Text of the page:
Standard implementation of the generalized GHZ circuit has a depth that grows linearly with the number of qubits.
I am looking for an optimized version in the case of 6 qubits.
Is there any?
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If you have nearest neighbor ("grid") connectivity, you can prepare an $n$-qubit GHZ with depth $O(\log(n))$ (with the best savings when $n$ is a power of $2$):
For your case you throw away two of the CNOT's in the final layer and so this doesn't give any depth savings. However it is shallower than either linear method for all $n>6$.
If you can do adaptive measurements inside your circuit (i.e. measure a qubit and apply a correction to other qubits depending on the outcome of the measurement like in Measurement Based Quantum Computing), then you can easily create large GHZ on an arbitrary number $n$ of qubits with constant depth (5 if you start from $|0\rangle$). For instance, the circuit is examplified on a GHZ of size 6 as follows (you can trivially extend this pattern for more states):
The proof of correctness is easy to obtain using ZX-calculus (I let you do the math if you prefer the usual matrix formalism): for those that are not familiar with the ZX-calculus (I highly recommend the great introduction ZX-calculus for the working quantum computer scientist):
In ZX, we describe a quantum circuit/state using a graph made of red and green "spiders" that are decorated with an angle (if no angle is present, the angle is implicitly 0). We give a "semantic" (i.e. a corresponding matrix) to every graph made of these connected spiders using the definition:
But the exact definition is not really important here: we just need to know that we describe (up to a non-important scalar) a CNOT as:
(if you are disturbed by this vertical line that is neither an input nor an output, you can also shift the nodes to the right or left, but one can show that only "connectivity matters" in these graphs)
Therefore, the above circuit (I stopped after 4 qubits, the generalization to an arbitrary number of qubits is quite easy) is translated in ZX-calculus as:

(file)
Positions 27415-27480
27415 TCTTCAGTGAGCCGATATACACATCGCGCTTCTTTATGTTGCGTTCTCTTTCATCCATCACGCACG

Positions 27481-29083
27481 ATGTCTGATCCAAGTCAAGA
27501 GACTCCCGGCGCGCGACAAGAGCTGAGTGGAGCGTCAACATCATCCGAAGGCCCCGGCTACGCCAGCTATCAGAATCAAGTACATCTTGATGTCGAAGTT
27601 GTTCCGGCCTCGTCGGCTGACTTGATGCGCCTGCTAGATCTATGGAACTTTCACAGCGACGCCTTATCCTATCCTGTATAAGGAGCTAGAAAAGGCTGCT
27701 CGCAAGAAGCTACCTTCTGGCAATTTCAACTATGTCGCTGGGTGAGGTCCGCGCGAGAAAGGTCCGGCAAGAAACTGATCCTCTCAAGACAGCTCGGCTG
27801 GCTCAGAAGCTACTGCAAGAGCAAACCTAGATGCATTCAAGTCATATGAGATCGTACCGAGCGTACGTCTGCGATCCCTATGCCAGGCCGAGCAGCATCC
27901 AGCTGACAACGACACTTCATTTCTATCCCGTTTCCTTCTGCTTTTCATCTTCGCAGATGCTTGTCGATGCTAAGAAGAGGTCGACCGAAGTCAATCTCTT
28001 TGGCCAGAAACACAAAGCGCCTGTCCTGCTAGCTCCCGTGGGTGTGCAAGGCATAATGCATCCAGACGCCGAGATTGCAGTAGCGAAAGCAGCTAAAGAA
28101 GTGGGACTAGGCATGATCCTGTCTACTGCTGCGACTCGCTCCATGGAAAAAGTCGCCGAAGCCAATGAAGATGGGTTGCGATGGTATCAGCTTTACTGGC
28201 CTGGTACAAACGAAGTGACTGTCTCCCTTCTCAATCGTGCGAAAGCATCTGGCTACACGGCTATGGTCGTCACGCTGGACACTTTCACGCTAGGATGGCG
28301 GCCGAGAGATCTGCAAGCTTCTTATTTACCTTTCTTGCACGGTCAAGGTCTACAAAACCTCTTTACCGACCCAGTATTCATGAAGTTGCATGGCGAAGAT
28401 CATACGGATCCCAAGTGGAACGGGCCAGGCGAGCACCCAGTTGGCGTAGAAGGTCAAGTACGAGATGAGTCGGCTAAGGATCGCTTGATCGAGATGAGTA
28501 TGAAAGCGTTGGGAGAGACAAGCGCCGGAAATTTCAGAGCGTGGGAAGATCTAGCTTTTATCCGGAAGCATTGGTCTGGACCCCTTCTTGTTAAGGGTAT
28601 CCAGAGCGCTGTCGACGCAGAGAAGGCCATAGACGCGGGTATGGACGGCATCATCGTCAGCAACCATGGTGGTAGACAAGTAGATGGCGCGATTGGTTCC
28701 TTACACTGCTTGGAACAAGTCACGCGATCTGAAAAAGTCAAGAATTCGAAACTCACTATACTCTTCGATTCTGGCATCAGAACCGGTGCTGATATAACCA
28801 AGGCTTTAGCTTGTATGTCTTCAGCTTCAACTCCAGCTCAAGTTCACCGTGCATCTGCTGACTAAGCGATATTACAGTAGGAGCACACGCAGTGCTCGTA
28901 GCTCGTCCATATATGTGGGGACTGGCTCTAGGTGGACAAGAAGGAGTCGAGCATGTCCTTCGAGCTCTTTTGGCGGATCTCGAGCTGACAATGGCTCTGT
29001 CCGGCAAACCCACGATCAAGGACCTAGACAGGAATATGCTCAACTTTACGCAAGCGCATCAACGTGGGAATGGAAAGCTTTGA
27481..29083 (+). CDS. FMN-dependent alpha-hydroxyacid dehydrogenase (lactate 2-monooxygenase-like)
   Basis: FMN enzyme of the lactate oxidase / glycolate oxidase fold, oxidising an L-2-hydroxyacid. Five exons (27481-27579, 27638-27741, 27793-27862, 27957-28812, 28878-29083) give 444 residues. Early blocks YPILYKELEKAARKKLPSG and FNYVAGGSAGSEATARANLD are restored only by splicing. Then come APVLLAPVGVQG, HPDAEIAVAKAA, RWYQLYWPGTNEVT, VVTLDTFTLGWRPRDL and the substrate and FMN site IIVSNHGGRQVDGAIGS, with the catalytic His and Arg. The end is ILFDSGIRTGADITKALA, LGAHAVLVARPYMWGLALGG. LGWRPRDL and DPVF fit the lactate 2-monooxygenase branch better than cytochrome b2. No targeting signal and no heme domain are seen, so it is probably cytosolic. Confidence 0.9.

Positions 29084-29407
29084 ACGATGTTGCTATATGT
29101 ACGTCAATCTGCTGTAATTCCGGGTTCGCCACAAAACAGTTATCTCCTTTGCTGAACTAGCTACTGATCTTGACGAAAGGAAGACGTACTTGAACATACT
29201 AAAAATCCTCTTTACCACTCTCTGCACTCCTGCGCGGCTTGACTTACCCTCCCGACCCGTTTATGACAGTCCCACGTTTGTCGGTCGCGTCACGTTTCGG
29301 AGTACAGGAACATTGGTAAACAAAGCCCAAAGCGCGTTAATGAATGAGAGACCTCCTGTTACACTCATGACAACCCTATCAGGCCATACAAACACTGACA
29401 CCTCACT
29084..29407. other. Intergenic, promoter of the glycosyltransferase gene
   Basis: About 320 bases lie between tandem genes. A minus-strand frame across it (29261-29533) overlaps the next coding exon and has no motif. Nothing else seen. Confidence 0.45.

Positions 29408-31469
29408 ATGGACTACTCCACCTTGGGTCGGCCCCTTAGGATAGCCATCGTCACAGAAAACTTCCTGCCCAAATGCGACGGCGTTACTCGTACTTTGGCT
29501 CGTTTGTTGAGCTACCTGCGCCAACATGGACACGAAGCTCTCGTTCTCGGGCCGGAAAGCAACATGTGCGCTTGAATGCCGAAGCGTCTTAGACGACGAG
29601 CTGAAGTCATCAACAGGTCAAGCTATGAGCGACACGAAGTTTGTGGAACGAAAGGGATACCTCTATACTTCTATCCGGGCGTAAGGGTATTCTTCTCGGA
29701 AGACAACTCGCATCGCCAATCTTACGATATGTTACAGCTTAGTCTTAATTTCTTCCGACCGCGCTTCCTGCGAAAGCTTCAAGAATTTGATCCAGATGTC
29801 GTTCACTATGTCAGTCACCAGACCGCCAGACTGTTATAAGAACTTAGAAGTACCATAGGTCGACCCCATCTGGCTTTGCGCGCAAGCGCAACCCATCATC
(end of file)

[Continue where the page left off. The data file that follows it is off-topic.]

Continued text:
Then, in ZX-calculus, you can rewrite the graph without changing the state associated to the graph. In particular, you can merge all spiders with the same colors by summing their angles modulo $2\pi$ (this is known as the "spider fusion rule") and move the spiders as long as you don't change their connectivity (note that any rule is still valid if you exchange the colors). Therefore, the above graph is equivalent to this one:
Now, you have another rule that tells you that a node (say a red node) with a label $a\pi$ can move through a node of the other color (say a green node) with an angle 0: in that case the original (here red node) is copied on all the other wires of the spider. For instance:
Therefore, the above graph can be rewritten as:
Then, we can do again the same operation to push the spider containing $(a \oplus b)\pi$:
Finally, we repeat this one more time for the last qubit, which gives us this equivalent graph:
Now, using the spider fusion one more time, we get this equivalent graph:
And if you check the definition of the green spider, this is exactly a GHZ state (we omitted the normalization scalars for simplicity)! Therefore:
which concludes our proof!
Here, the quantum circuit has constant depth, but it is interesting to note that in order to compute the corrections (like $a \oplus b \oplus c \oplus d \oplus e$), we need a /classical/ circuit. However, the depth of this circuit can be made logarithmic (by basically computing recursively in a tree-like shape $x = a \oplus b$, $y = c \oplus d$, then $x \oplus y$…), at least if we consider that we can copy one value on $n$ wires in a single gate (this is required as the value $a$ is used to compute all the subsequent values).